Are you interested in 1:1 coaching or interview coaching from me?  Email me at JeffAltman@TheBigGameHunter.us and put the word, “Coaching” in the subject line.

JobSearchCoachingHQ.com offers great advice for job hunters—videos, my books and guides to job hunting, podcasts, articles, PLUS a community for you to ask questions of PLUS the ability to ask me questions where I function as your ally with no conflict of interest answering your questions.  

Connect with me on LinkedIn. Like me on Facebook.

You can order a copy of “Diagnosing Your Job Search Problems” for Kindle and receive free Kindle versions of “No BS Resume Advice” and “Interview Preparation.”

Don’t forget to give the show 5 stars and a good review in iTunes

Would you like to talk through a salary negotiation or potential negotiation you’re involved with? Order and schedule time with me.

dealing with curveballs

Dealing With Curveballs | No BS Coaching Advice


Life has a way of throwing curves at you. What should you do when it happens?

Summary

Life is this way of throwing curve balls at you. You know, you're going along with a great path when, suddenly, out of left field (another baseball metaphor), something gets thrown at you that you don't know how to deal with. What do you do?

It's very upsetting if you're looking at it from a business or personal standpoint. You discovered suddenly gotten hard. You didn't anticipate it. At times, you can even get scary.

Let me give you 2 choices.

The 1st 1 is to try to stay calm. That's sometimes easier said than done.

There is another alternative on the same theme. Go crazy in private. Get wild, frustrated and angry and that calm yourself down. Give yourself permission to let out your fear and anxiety in a private place or with someone you trust is not going to get caught up in your fear. What you're doing is finding a place to discharge.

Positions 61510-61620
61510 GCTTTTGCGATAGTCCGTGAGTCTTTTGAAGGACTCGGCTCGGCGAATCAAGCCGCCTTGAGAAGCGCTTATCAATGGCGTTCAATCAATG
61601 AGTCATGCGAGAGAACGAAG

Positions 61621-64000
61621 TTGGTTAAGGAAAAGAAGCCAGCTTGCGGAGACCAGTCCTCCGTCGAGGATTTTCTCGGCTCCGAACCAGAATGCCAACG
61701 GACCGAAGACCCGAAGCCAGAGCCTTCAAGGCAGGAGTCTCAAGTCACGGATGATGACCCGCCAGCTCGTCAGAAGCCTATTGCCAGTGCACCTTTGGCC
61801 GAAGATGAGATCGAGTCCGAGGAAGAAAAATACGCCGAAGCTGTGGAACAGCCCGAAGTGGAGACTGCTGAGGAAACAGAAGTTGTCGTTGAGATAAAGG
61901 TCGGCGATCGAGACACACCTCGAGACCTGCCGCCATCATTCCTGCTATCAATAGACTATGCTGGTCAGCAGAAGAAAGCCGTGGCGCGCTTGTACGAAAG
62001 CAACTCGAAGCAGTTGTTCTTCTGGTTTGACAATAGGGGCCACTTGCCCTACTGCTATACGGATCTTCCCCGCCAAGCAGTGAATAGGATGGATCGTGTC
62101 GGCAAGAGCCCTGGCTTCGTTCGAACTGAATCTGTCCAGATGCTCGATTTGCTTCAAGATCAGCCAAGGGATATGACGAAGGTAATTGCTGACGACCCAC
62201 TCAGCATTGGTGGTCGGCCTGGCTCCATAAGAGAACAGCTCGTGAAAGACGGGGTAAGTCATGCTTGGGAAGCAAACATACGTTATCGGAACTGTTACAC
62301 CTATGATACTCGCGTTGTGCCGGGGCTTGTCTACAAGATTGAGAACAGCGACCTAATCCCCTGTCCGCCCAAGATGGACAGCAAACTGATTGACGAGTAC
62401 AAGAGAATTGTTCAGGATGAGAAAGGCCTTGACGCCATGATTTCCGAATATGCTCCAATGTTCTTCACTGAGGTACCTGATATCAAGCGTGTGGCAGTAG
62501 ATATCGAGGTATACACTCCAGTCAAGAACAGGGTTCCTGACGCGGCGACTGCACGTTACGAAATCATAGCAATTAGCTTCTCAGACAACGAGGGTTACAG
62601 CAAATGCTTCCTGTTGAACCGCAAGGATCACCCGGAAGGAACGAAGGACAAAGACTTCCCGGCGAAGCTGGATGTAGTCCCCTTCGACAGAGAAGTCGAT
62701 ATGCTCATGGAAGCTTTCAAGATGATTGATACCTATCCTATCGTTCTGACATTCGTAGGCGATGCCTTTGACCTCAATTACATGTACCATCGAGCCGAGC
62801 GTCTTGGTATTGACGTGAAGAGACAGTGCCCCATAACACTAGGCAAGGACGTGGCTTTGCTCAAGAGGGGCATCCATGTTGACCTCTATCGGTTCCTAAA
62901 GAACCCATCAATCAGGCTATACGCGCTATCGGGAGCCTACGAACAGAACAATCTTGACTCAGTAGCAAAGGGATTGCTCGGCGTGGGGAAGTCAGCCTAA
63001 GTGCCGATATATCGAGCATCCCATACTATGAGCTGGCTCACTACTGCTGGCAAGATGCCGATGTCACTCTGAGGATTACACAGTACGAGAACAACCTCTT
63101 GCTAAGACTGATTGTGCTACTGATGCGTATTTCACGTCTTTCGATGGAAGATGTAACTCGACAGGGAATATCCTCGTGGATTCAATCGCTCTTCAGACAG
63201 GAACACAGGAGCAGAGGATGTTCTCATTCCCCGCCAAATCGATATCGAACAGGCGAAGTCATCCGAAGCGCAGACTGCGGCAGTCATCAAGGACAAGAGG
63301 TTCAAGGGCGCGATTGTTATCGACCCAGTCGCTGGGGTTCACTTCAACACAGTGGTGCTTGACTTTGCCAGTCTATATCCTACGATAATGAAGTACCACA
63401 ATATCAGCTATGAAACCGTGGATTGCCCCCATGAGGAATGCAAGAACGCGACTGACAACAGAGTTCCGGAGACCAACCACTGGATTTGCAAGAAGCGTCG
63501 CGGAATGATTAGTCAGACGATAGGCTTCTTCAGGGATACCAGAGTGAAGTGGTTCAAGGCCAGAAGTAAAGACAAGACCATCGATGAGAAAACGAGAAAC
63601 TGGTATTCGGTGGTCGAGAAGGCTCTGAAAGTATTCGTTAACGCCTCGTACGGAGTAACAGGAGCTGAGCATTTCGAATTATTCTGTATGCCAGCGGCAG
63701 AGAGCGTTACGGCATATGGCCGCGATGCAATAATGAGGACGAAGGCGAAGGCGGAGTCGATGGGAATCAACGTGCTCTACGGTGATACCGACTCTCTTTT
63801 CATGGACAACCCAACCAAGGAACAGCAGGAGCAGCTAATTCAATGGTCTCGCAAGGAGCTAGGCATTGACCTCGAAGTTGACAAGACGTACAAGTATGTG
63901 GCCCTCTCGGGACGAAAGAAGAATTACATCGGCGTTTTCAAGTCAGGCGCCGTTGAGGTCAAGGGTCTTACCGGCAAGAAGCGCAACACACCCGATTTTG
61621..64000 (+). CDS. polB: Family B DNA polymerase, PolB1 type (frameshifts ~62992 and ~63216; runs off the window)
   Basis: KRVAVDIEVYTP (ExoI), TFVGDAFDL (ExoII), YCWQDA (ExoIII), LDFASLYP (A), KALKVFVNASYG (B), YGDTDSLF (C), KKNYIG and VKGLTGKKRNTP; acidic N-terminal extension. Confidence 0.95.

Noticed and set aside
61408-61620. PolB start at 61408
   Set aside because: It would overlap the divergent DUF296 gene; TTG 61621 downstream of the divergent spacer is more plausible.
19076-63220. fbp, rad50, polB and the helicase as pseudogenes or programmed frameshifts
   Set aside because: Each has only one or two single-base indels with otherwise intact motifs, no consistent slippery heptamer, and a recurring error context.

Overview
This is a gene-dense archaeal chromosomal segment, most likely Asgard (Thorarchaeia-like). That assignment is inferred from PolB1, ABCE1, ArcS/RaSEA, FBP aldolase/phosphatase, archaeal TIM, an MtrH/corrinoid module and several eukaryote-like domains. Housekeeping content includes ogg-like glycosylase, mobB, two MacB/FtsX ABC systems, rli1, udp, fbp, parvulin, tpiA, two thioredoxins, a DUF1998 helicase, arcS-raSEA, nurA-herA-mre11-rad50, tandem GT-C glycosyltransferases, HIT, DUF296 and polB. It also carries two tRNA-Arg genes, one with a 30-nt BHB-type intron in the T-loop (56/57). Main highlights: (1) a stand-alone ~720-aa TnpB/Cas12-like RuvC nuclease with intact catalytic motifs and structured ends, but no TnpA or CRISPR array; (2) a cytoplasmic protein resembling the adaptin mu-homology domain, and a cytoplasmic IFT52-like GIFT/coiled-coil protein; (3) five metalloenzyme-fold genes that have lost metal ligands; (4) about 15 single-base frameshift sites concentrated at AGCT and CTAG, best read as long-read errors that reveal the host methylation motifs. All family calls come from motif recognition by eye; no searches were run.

Again, 2 choices. The 1st 1 is keep yourself calm. Number 2 is find a way to discharge it by yourself or with someone who you trust so that you can get the emotion out. Either way works.

Another way is to ask for some help. It's for advice about how to sort things out. You may not have all the answers. Statistics say most of you don't have all the answers. Many of you, because of your fear and anxiety, are going to be too scared to have any answer.

Start polling your friends and ask for opinions layout things in a factual way without any sort of judgment or opinion. Don't put any additional template on top of it. Just layout the data and what its effect on you will be.

Next, start focusing on solutions. Start looking at ways to solve the problem. You could try avoiding it but the problem isn't going to go away. Thus, your best of focusing on the solution and getting to the other side before it starts to run you too hard.

So, when dealing with a curveball, you 1st deal with the emotional component by staying calm or getting to a place with a person where you can go crazy. Next, start asking for advice. Then, number 3, focus on the solution.
,

Jeff Altman, The Big Game Hunter is a coach who worked in recruiting for what seems like one hundred years. He is the head coach for JobSearchCoachingHQ.com and NoBSCoachingAdvice.com. He is the host of “The No BS Coaching Advice Podcast,” “No BS Job Search Advice,” and “Job Search Radio.”

Are you interested in my coaching you?  Email me at JeffAltman@TheBigGameHunter.us and put the word, “Coaching” in the subject line.

Subscribe to the “No BS Coaching Advice” podcast.

Connect with me on LinkedIn

Follow The Big Game Hunter, Inc.

For more No BS Coaching Advice & encouragement, visit my website.

Ending Your Interview | No BS Job Search Advice Radio

EP 881 Jeff Altman,The Big Game Hunter explains how to act and speak during the last few minutes of your interview.